Either way, if you want a custom function that jumps to the next paragraph and kills the one ahead, then you’d combine calls to forward-paragraph and kill-paragraph. In fact, kill-paragraph itself uses forward-paragraph to find the extents of the text it needs to kill.

Operating directly on the buffer removes the awkward bifurcation of concerns you’d have with strings and the representation of said strings on your screen.

You also get to leverage the force multiplier of elisp built on elisp — like kill-paragraph using forward-paragraph to find out where the beginning and end of a paragraph is.

(defun kill-paragraph (arg)
  "Kill forward to end of paragraph.
With ARG N, kill forward to Nth end of paragraph;
negative ARG -N means kill backward to Nth start of paragraph."
  (interactive "p")
  (kill-region (point) (progn (forward-paragraph arg) (point))))

Clever, but also simple. But the good kind of simple. You can enable Emacs’s interactive debugger and step through your elisp code as Emacs diligently goes about its business modifying stuff in your buffer. That’s a really powerful visual and debug aid. You can even poke around Emacs as it’s doing it and alter the outcome by messing with the buffer state as you’re debugging.

But that’s not all. Emacs’s buffers play a larger role than that:

Network I/O

Reading from, and writing to, files is a natural enough thing to do in any editor.

But in Emacs this extends to network I/O. You can ask Emacs open a network socket and output the contents to a buffer so you can use the full power of Emacs to interpret and modify the contents. That’s really powerful stuff, and adds symmetry to the idea that in Emacs everything is treated as a buffer.

You’re also given an insight into the actual communication that takes place, as you can inspect the buffer — that is particularly useful if you’re debugging a problem.

Ephemeral Storage

Maybe you’re munging data or you need a temporary storage space for some logs — just chuck it in a throw-away buffer. You don’t need to save it to a file first as, well, a buffer need not be a file in Emacs.

This is of course well-known to everyone who uses Emacs as it’s something Emacs makes heavy use of itself. The *Help* buffers are one such example.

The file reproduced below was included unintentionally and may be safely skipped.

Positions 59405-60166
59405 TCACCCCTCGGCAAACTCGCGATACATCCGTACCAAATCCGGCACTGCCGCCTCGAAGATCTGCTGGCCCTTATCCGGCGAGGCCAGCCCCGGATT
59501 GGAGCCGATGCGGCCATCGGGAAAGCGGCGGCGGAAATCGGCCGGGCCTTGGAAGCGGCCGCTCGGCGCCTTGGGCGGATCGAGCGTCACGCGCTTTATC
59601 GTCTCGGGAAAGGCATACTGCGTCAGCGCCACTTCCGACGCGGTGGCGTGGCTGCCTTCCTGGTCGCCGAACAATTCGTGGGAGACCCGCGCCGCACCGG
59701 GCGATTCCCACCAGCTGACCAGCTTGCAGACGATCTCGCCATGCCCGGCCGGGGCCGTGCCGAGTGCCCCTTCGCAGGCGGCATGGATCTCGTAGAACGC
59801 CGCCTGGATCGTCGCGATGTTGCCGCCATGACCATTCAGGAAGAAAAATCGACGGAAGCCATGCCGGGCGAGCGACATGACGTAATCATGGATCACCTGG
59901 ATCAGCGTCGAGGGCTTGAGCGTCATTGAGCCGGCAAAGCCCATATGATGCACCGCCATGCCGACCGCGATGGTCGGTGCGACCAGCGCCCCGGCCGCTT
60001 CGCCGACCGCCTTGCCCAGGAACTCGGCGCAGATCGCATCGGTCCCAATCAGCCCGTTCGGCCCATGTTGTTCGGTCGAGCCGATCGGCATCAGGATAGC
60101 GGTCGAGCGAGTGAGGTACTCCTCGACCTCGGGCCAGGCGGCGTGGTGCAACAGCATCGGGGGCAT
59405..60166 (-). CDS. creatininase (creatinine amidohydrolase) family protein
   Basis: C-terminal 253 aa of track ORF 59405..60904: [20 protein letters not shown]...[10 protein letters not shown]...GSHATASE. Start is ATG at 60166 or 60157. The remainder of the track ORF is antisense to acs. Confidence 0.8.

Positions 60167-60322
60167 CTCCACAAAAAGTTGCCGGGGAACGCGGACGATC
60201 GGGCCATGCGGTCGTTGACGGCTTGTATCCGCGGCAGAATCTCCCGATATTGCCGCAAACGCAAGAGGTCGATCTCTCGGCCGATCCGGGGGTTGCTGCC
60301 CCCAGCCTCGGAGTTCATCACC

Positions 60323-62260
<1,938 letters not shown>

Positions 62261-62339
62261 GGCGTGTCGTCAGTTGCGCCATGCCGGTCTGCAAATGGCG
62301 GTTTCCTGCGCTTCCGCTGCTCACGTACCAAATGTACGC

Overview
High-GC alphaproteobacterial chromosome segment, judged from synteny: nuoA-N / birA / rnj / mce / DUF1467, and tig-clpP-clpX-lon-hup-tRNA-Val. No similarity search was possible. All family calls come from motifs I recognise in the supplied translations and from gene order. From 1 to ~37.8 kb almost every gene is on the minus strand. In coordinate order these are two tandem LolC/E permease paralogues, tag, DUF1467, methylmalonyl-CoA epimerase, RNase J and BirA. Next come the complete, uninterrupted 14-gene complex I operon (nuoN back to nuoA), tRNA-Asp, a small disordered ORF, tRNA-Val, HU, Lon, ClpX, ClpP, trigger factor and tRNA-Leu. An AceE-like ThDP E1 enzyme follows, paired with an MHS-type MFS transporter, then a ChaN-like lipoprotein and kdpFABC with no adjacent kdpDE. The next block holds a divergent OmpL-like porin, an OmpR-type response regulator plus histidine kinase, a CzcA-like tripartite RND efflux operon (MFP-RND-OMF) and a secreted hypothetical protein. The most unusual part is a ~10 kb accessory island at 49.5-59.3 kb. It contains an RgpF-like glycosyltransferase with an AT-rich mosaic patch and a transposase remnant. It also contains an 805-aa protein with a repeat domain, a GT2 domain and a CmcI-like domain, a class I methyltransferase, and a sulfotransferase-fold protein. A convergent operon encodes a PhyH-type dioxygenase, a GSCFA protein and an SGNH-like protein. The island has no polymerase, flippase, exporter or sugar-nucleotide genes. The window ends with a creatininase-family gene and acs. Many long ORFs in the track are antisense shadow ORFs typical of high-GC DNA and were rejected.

Pseudo-Terminals and Processes

Not too dissimilar from network I/O at all, but still a great concept to support natively.

If you call M-x comint-run you can feed it the name of a binary, interactive or otherwise, and Emacs will try to do the right thing. And, yep, it’s using a good, old-fashioned buffer to drive the interaction.

More on this:

Enriching the Output from Commands

When you use M-x grep, M-x compile, M-x dired, etc. you’re really just looking at a thin veneer on top of the literal output from these commands.

Try it. Create a throwaway buffer and put this in it and call M-x grep-mode:

hello.txt:1234:Hello, World

Emacs uses default-directory to infer the relative paths to the file(s) in the Grep output. But click on that link, and Emacs will try to take you to hello.txt on line 1234.

The same holds for many other commands in Emacs, like M-x compile.

From Emacs’s perspective, it’s a simple and effective way of enriching and integrating commandline tools. And you get to combine them with the power of Emacs.

Why use find on the command line when you can feed it into Emacs and dired and use dired to bulk edit (or execute commands against) some or all of the output from a find command?

More on this:

I think the buffer is one of the smartest design decisions in Emacs – along with using LISP as the programming language – because it’s just so flexible and, well, simple? It’s why Emacs’s keyboard macro system works as well as it does: it literally records what you’re doing in the buffer, which results in the exact same outcome when you play it back. That the keyboard macro system is itself written in elisp reinforces my point.

So why use the name buffer? Because a buffer can be a file, but it need not be; a buffer can host a document, but also the output of a process. Emacs’s buffer is, technically, just a buffer; yet the philosophy behind it is so much more than that.

Further Reading